Stephen King has been waiting a long time for “The Dark Tower” series to find a place on screens. “The Gunslinger,” the first book in the series, was published in 1982, and he’s returned to that science fiction/fantasy/horror/western world for almost 4,000 pages.
Stephen King published “The Shining” way back in 1977. It was his fourth novel. A year earlier, his first, “Carrie,” had come out as a film directed by Brian De Palma, and had been a huge success. King was big, but he wasn’t yet the giant bestselling author he’s become.
Stephen King fan James Smythe has reached “The Stand” (the original version was published in 1978) in his survey of the horror master, and finds this novel isn’t just about good versus evil – it’s also about fate.
Is the “Here’s Johnny!” line that Jack Torrance (famously portrayed by Jack Nicholson) utters after axing through a door in “The Shining” a one-off event — or the culmination of a life of “all work and no play”?
Over at the Los Angeles Review of Books they’re having an argument about Stephen King. Dwight Allenleads for the prosecution; Sarah Langan replies for the defense. Though like Langan she is absolute for acquittal, she wants to defend King on other grounds than hers.
Colin Dickeys most formative childhood experience involved Stephen King, and in particular his dread fear of his book “The Shining”. He was four or five years old, he thinks, though it may have been earlier.
Stephen King uber-fan James Smythe is rereading the works of the horror genius in chronological order. This week, he tackles “Night Shift”, King’s first compilation of short stories, in which he laid the foundations for some of his greatest work
Smart readers, unite! Let us decry the naked Emperor called Stephen King, and restore our soiled integrity! Uh, okay. After that, can we all play “Thundercats”?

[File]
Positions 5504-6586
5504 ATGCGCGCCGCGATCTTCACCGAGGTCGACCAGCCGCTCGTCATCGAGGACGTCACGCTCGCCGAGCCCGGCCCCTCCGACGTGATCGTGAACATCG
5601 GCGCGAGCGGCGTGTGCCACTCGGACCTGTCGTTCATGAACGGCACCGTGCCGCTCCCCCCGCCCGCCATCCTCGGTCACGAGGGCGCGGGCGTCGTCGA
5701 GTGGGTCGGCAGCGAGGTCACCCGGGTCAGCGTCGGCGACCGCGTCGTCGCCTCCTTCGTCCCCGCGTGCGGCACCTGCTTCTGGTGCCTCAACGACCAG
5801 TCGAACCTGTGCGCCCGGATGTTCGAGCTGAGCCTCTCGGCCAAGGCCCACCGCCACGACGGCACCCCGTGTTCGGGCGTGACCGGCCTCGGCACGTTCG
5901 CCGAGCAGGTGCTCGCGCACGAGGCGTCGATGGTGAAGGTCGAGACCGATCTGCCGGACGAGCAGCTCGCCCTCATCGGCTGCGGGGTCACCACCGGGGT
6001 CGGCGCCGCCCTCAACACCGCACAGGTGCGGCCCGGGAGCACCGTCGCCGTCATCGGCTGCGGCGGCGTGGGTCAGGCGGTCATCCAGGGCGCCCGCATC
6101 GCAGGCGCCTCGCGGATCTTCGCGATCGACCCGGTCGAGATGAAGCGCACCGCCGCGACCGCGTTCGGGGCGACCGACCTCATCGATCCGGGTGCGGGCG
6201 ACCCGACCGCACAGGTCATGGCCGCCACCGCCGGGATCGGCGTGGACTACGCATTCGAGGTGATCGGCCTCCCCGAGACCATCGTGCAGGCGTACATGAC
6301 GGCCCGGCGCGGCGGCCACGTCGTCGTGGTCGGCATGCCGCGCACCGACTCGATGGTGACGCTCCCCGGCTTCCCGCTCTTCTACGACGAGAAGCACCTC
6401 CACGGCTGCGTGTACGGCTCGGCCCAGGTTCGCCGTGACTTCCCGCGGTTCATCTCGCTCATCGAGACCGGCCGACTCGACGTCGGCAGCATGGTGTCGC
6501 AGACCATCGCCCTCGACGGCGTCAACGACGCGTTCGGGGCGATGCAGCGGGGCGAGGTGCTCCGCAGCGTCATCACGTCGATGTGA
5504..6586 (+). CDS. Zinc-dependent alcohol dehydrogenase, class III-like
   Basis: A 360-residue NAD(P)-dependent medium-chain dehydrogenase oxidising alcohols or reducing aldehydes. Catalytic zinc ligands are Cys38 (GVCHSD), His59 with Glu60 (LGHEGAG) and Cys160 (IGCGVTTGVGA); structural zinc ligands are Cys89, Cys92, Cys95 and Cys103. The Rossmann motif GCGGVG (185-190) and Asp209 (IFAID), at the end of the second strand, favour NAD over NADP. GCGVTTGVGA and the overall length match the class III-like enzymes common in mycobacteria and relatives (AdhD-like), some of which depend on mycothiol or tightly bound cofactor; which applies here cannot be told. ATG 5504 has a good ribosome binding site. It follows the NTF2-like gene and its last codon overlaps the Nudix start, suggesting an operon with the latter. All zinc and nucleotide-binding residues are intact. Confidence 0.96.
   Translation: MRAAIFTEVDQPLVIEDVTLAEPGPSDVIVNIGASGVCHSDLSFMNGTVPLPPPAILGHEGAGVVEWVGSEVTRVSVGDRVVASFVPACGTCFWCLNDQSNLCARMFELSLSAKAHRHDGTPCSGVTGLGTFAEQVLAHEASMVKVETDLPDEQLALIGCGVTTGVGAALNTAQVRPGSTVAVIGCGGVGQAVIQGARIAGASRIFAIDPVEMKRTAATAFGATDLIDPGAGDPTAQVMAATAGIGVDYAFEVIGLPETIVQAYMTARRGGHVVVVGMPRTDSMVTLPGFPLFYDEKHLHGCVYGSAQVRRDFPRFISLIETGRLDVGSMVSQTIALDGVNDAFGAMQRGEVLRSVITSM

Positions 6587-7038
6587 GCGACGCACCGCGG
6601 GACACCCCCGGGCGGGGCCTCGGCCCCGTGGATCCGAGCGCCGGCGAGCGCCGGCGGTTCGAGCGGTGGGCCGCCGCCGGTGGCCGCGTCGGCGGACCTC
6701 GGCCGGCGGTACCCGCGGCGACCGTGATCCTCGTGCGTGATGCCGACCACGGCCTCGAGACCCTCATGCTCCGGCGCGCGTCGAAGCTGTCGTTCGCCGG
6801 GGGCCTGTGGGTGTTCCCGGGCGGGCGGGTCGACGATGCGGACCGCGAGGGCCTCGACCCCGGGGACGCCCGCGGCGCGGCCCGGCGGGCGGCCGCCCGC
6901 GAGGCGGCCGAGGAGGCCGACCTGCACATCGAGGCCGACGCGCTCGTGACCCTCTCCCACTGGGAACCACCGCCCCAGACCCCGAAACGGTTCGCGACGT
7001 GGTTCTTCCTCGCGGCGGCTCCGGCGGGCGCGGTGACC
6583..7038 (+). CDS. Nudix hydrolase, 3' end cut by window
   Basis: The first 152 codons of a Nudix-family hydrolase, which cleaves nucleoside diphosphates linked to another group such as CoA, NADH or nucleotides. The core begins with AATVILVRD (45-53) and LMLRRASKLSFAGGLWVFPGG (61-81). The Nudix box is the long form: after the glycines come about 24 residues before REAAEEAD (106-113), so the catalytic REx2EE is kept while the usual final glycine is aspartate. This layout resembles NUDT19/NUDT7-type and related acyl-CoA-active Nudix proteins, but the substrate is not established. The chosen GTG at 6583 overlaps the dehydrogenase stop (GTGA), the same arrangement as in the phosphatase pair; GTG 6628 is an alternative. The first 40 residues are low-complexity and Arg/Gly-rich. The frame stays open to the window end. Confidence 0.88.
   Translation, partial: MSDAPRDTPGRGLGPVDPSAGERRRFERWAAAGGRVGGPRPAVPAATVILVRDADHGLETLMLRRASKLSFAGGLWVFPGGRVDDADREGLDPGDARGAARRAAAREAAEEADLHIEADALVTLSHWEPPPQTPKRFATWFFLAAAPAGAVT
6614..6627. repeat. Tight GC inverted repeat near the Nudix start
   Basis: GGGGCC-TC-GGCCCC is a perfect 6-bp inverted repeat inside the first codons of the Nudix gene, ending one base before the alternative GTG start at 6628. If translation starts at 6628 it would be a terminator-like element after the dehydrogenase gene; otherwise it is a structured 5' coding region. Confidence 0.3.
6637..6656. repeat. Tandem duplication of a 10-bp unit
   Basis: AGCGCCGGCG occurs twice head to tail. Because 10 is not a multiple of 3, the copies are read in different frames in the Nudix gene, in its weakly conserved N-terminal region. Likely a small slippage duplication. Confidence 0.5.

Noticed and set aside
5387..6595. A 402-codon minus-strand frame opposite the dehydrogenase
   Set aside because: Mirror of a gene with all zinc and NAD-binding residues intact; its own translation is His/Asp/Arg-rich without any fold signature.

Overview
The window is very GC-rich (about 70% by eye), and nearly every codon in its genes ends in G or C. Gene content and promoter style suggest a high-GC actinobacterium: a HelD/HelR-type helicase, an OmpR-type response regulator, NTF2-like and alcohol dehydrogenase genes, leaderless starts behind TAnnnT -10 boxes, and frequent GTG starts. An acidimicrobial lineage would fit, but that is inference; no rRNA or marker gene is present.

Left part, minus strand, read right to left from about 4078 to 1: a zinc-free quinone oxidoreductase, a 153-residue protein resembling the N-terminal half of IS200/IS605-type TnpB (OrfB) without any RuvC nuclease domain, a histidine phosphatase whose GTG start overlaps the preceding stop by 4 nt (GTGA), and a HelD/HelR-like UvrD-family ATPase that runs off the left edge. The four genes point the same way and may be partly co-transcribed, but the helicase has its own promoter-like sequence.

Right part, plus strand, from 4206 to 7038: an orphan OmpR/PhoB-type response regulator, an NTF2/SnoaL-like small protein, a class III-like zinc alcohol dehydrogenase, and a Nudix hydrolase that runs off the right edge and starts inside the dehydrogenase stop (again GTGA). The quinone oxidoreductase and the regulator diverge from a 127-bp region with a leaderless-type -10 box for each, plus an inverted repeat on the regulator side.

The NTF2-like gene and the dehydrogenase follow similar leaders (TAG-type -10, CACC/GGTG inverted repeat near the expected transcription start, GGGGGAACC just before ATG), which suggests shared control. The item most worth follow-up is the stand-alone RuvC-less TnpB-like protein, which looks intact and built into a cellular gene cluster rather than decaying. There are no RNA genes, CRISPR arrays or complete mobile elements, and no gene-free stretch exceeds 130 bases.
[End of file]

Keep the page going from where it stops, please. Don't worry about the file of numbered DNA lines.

Stephen King enthusiast James Smythe is rereading the horror master’s works in chronological order. This week, King’s only book no longer in print, after apparently influencing a killer.
In the Mid-Eighties, when Dwight Allen was living in New York, a friend, an editor at a major publishing house, told him that he should read Stephen King. This friend, a guy who loved Pynchon and Nabokov and Gass, said that King was good.
Ebook trailblazer’s new whodunnit will appear only in print, but next year’s “Shining” sequel will be available in both formats. - Stephen King’s digital publication of “Riding the Bullet” in 2000 made him one of the pioneers of the ebook movement.
It never ceases to amaze us how productive Stephen King has become in recent years, especially with the astounding “11 / 22 / 63″, and latest “Dark Tower” novel “The Wind Through The Keyhole”.
Rereading Stephen King: week one – “Carrie”: James Smythe has read everything Stephen King has ever written – and now he’s revisiting each novel in chronological order. First: a young girl with some dangerous powers.
Stephen King ist sehr böse darüber, viel zu wenig Abgaben zu haben. Denn das, was er gerade unter dem Titel “Tax Me, for F@%&”s Sake!” veröffentlicht hat, ist zwar ein kluges Argument, aber es ist auch ein Wutausbruch.
In an expletive-filled condemnation of America’s tax system, the bestselling novelist says wealthy Americans have a ‘moral imperative’ to pay higher taxes.
The story of Roland Deschain and his quest for the Dark Tower has been a part of Stephen King’s literary agenda from the beginning. The opening sections were written in 1970, when King was an ambitious, unknown 22-year-old.
It has been eight years since Stephen King presented readers with the controversially open ending to his epic fantasy sequence, “The Dark Tower”. The seven-book series eventually stretched to nigh-on 4,500 pages.
Die Krimi-Kolumne diesmal nur mit den Erfolgreichsten ihrer Zunft. Den perfekten, den meistverkauften, den dicksten, und natürlich, ja: den besten Krimis dieses Winters, des kommenden Frühlings, des ganzen letzten Jahres und der ganzen Welt.
Glaubt man Stephen King, dann waren die späten Fünfziger für Raucher so etwas wie das Goldene Zeitalter. Buchstäblich immer und überall in seinem neuem Roman wird gequalmt: im Bus, im Taxi, in der Schule und selbst in der Burgerbude.
Wahnsinn, was der neue Stephen-King-Roman »Der Anschlag« so alles in sich vereint: Action, Historie, Liebe und Gesellschaftskritik. Hätte der Meister der Horrorliteratur nicht langsam mal den Nobelpreis verdient?